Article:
Inflation is the gravest economic concern which has gripped India into its jagged tentacles. Inflation can be defined as the rise in overall price level in the economy, i.e. rise in prices of all the goods and services. When prices rise, each rupee buys less goods and services than it had been before, consequently eroding the purchasing power of money. It is measured through inflation rate- the annualized percentage change in a general price index (Consumer Price Index and Wholesale Price Index) over time.
India has been plagued by the disease of inflation since the 1950s but it has started showing its prominently harmful symptoms and ill effects since 1991, post liberalization. Kick started by the fiscal crisis of 1991, marked by deficits in government finances and devaluation of the rupee, a whopping inflation of 13.66 per cent took its toll on the Indian economy. Though later controlled, average inflation rate has been stubborn at a 9.3 per cent per year till the end of the 19th century. Since last year’s global meltdown somewhat crippling the Indian economy, the inflation rate has been steadily rising to surpass the double digits. At present, it is around 11 per cent.
The puzzle haunting the Indian economists is simply this- Why is inflation rate in India so high as compared to the other emerging and overheating market economies, like China, Korea and Indonesia where inflation just touches a mere 3 per cent?
There are a couple of explanations for this-
Firstly, India has been very much underinvested as compared to China whose rate of investment for the year 2009 was 45 per cent as compared to India’s 37 per cent. This has been the key to China’s development, (currently fastest in the world) free from all scars of inflationary pressure.
India has always been subject to uncertainty of the monsoons, particularly last year, which led to a sharp fall in agricultural produce, declining supply and thus shooting up the prices. This is called the Supply shock factor or the cost push inflation.
Another reason, intuitively named as the Policy Shock is responsible for inflation. Hike in fuel prices, subject to the discretion of OPEC, increases the manufacturing cost of a number of industries, which in turn shoots up the prices of their respective commodities.
Apart from the above, there is another explanation, namely overheating: the supply capacity falls short of demand. Now, overheating in India is a serious cause of worry because it certainly implies that the economy’s current growth rate of 8.4 per cent surpasses its potential or trend growth rate. In this scenario, how can anyone in India dream of China-type-double-figure growth rates unless and until infrastructure development is given some serious thought?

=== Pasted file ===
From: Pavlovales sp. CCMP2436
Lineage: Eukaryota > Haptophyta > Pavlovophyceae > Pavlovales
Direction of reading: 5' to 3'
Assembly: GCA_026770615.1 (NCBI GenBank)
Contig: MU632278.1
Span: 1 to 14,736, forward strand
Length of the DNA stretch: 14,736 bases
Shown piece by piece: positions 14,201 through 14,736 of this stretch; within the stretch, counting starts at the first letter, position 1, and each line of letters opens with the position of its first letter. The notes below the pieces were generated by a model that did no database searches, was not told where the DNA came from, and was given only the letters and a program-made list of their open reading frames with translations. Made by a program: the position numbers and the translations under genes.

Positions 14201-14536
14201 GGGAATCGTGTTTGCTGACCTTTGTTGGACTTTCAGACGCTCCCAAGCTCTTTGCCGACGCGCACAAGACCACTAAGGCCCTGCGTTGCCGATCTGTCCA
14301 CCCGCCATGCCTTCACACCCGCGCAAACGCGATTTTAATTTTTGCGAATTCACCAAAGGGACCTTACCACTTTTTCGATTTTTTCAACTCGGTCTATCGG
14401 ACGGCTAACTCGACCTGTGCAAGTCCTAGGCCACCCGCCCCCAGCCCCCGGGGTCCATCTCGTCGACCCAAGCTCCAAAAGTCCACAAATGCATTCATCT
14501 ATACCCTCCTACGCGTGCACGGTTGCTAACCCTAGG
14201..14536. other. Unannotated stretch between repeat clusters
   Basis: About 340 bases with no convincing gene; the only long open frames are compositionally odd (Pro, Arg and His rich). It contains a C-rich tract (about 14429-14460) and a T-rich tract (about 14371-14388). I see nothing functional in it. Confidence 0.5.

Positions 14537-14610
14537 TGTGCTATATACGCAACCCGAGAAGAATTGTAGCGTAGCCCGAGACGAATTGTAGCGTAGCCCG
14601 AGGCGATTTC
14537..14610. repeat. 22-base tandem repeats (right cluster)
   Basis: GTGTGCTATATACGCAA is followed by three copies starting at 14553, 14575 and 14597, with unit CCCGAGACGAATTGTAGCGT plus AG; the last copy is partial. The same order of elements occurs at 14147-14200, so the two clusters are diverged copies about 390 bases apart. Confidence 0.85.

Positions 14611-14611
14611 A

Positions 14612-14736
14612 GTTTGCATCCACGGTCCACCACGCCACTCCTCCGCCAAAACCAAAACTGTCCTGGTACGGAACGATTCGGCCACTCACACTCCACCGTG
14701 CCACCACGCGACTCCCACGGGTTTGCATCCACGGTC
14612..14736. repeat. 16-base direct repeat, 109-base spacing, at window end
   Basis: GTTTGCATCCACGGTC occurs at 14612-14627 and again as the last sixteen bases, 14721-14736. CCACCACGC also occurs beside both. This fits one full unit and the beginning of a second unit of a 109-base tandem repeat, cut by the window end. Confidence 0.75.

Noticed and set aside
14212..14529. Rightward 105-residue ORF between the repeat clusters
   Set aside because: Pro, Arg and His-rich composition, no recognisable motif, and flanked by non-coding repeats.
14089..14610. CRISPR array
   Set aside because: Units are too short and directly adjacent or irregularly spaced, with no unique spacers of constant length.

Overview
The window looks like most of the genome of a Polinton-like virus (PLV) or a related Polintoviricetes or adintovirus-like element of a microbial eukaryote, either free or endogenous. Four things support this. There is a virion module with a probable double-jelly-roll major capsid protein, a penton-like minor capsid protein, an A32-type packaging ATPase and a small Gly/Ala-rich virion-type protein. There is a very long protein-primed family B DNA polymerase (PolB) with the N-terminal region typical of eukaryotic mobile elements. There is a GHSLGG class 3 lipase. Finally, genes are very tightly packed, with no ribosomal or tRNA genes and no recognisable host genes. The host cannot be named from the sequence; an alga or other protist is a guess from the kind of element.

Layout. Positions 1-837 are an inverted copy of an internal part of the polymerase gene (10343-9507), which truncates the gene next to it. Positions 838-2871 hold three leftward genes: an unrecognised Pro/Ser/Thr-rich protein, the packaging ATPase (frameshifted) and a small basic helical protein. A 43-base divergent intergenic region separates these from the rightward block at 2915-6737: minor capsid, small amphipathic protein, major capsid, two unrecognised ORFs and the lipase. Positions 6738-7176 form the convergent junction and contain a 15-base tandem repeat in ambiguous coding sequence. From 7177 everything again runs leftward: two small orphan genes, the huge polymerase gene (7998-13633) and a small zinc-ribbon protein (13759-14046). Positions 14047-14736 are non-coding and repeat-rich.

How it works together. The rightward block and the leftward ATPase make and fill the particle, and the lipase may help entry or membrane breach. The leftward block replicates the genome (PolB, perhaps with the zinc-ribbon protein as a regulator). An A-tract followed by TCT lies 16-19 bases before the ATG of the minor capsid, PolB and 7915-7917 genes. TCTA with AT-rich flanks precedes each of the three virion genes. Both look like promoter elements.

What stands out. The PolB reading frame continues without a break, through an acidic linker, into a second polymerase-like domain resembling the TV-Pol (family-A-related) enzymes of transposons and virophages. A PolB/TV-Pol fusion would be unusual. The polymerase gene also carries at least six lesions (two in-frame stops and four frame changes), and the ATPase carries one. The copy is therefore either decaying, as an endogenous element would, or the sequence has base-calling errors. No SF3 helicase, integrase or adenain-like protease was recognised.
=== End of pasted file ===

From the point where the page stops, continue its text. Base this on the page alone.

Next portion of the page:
Microeconomic distortions causing an increase in land prices accompanied by various macroeconomic factors such as surging capital inflows in the real estate and housing sector are very much responsible for the rising cost of production in the economy. Apart from agriculture and manufacturing, service sector which contributes the highest (54 per cent for 2009-2010) also bears dire consequences of galloping prices of land.
Excess of short-term borrowings and speculative activities are majorly responsible for a steady inflation in the Indian economy. Highly volatile, these short term borrowings lead to a vicious cycle of speculation, which ends up causing serious depression in the economy, sometimes insolvency. Increase in speculative activities leads to a rise in domestic price, thus making the exports expensive. This ensues in the deficit in the balance of payments which forces the government to pump in money into the economy by printing currency notes. This, along with the adjustment of the BOP, plays havoc with the demand capacity of the economy. Since people own more money now, their demand for goods and services accelerates like anything and this further leads to a rise in prices.
The dire consequences of this phenomenon are levied upon the aam admi. Of course somebody like you and me, or someone less well off than us cannot be considered as aam aadmi. Aam aadmi clan is that 70 per cent of the population of India who spend less than Rs 20 on themselves every day. Right from the rickshawallas in Delhi, to the daily wage earners in Bihar, these people struggle to make ends meet. Prices of food items like vegetables, fruits, pulses, oil, wheat, rice, etc, conveyance, education and healthcare have soared up to no extent, thus causing the cost of living to increase.
The RBI has been implementing the only monetary strategy it knows, increasing the interest rates to squeeze liquidity. According to the forecasts of the Bloomerag News survey, the RBI will increase both the repurchase and the reverse repurchase rates by a quarter points each. This has led to an upsurge in agitation among the opposition parties who are stubborn against any rise in interest rates.
However, the government needs be careful lest it ends up hampering the growth of the economy with such a tight credit policy. A balance needs to be maintained between the credit liberty for growth on one hand and tightening liquidity for tackling inflation on the other.
Wages, in the country are on a high rise these days. World leading mobile phone supplier Nokia Pvt Limited and IT companies such as Wipro and Infosys have taken a step ahead and raised the wages of their employees to retain them.
The RBI predicts that it will be able to pull down inflation rate up to 6 per cent by the end of this year.
If in future inflation is not curbed, it will not only deprive the aam admi of basic amenities but along with it, also deprive the Indian economy of its growth of all the sectors.
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